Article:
Building a Sustainable Guitar: Mahogany

Welcome to the final installment of WRI’s six-part blog series on the future of tonewoods, the woods used in guitars and other musical instruments. In each installment, we look at a different species of tree used for a certain part of the guitar. Each wood presents its own challenges and possibilities surrounding sustainable harvest. 

This blog series originally appeared on the World Resources Institute blog, Insights.  

A guitar is useless unless it plays perfectly. Even the most beautiful woods can’t make up for poor construction, and the materials chosen ultimately have to serve a practical use. One of the most important parts of the guitar is the neck, which has to stay absolutely stable over years. If the neck bows too far in one direction or the other, the instrument becomes unplayable. The best guitar necks are made of mahogany. The reddish-brown wood has an interlocking grain that makes it especially resilient to changes in humidity and temperature, which would cause other woods to shift over time. 

Building a sustainable guitar: mahogany

What Is Mahogany? 

Genuine mahogany (Swietania macrophylla) is native to Central and South American rainforests, and is central to the colonial history of that region. Designers like Thomas Chippendale brought fine mahogany furniture to Europe, and the exotic timber caught the world by storm. The wood became such a part of Central American history that the flag of Belize still features two loggers underneath a mahogany tree. 

Many slave ships were made from mahogany, and the word mahogany stems from the Yoruba language. Photo by Ben Fredericson (xjrlokix)/Flickr
Many slave ships were made from mahogany, and the word mahogany stems from the Yoruba language. Photo by Ben Fredericson (xjrlokix)/Flickr

While mahogany has a long colonial history, its sharp decline started in the 1950s as demand from the growing American middle class skyrocketed. At that time, guitar companies saw their market grow exponentially, but they also saw their costs rise as high-quality mahogany became even scarcer. 

Between 1950 and 2003, over 70 percent of the world’s genuine mahogany was cut. This prompted CITES – the Convention on International Trade in Endangered Species – to finally protect mahogany by restricting trade. In light of this regulation, manufacturers took two approaches to meet demand: 

  1. Use more plentiful alternatives to genuine mahogany 
  2. Support sustainable community forestry in Central America 

African Alternatives? 

Today, the term “mahogany” encompasses a wide range of tree species that span the globe. Each of these species is equally equipped for instrument making. Woods from the Khaya genus, native to the Congo Basin and Western Africa, are now as common on guitars as genuine mahogany from Central America. African mahogany is relatively cheap and abundant, and the available wood is often equal or superior to the Central American trees that remain. These woods resemble their Central American counterparts in both form and function, but grow so quickly that they can meet demand without severe threats to the environment. Likewise, plantations in Fiji are now supplying large amounts of quality mahogany, but at a sustainable pace.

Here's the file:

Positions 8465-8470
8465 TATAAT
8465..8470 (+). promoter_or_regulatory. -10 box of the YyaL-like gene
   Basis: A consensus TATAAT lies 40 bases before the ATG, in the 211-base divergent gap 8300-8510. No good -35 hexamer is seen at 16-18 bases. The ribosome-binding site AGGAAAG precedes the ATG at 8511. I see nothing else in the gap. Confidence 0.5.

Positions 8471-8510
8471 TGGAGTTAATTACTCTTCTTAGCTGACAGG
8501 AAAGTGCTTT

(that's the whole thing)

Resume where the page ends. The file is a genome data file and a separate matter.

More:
A mahogany guitar neck typically houses a metal “truss rod” for added stability. Photo by Boyd/Flickr
A mahogany guitar neck typically houses a metal “truss rod” for added stability. Photo by Boyd/Flickr

Making the Future in Guatemala 

Many guitar makers have taken a stand to support sustainable community forestry programs in Central America as well. Bedell Guitars, for example, sources its mahogany exclusively from a well-respected concession in the Peten Region of Guatemala. Since their founding over 15 years ago, these areas have had a deforestation rate of nearly zero. Taylor Guitars relies largely on cooperatives in Honduras for sustainable and legal mahogany. Selective harvesting from community forest concessions in Guatemala and Honduras enables the production of fine guitars while contributing to local livelihoods and combatting illegal logging. 

Martin Guitars supports sustainable mahogany from several concessions, and has embraced Forest Stewardship Council (FSC) and Rainforest Alliance certification. Martin even offers instruments that exclusively use FSC-certified woods. These external audits help Martin maintain high environmental standards while also reassuring consumers about their purchase. Gibson Guitars is also a large proponent of FSC-certified mahogany as an effective tool for businesses to promote sustainable use and impact local livelihoods.  

The Peten region of Guatemala contains this UNESCO World Heritage Site. Photo by Adam Jones/Flickr
The Peten region of Guatemala contains this UNESCO World Heritage Site. Photo by Adam Jones/Flickr

The guitar industry has set a great example with mahogany. Manufacturers are taking serious measures to harvest sustainably and to combat illegal logging. In the process, they are increasingly helping local communities build industry and wealth. Illegal logging is ultimately bad for everyone, and guitar manufacturers are investing in long-term solutions to the problems that cause it. As consumers, we can show our support for forests through our purchases. Luckily, mahogany has success stories in the making, but now the onus is on consumers to make informed choices when they buy instruments. 

Forests around the world — including those that provide tonewoods for musical instruments — face threats of illegal logging and overharvesting. The guitar industry has already proven its ability to shift supply chains and to offer a more sustainable and transparent product. Now, the pressure for change must come from informed, conscious consumers.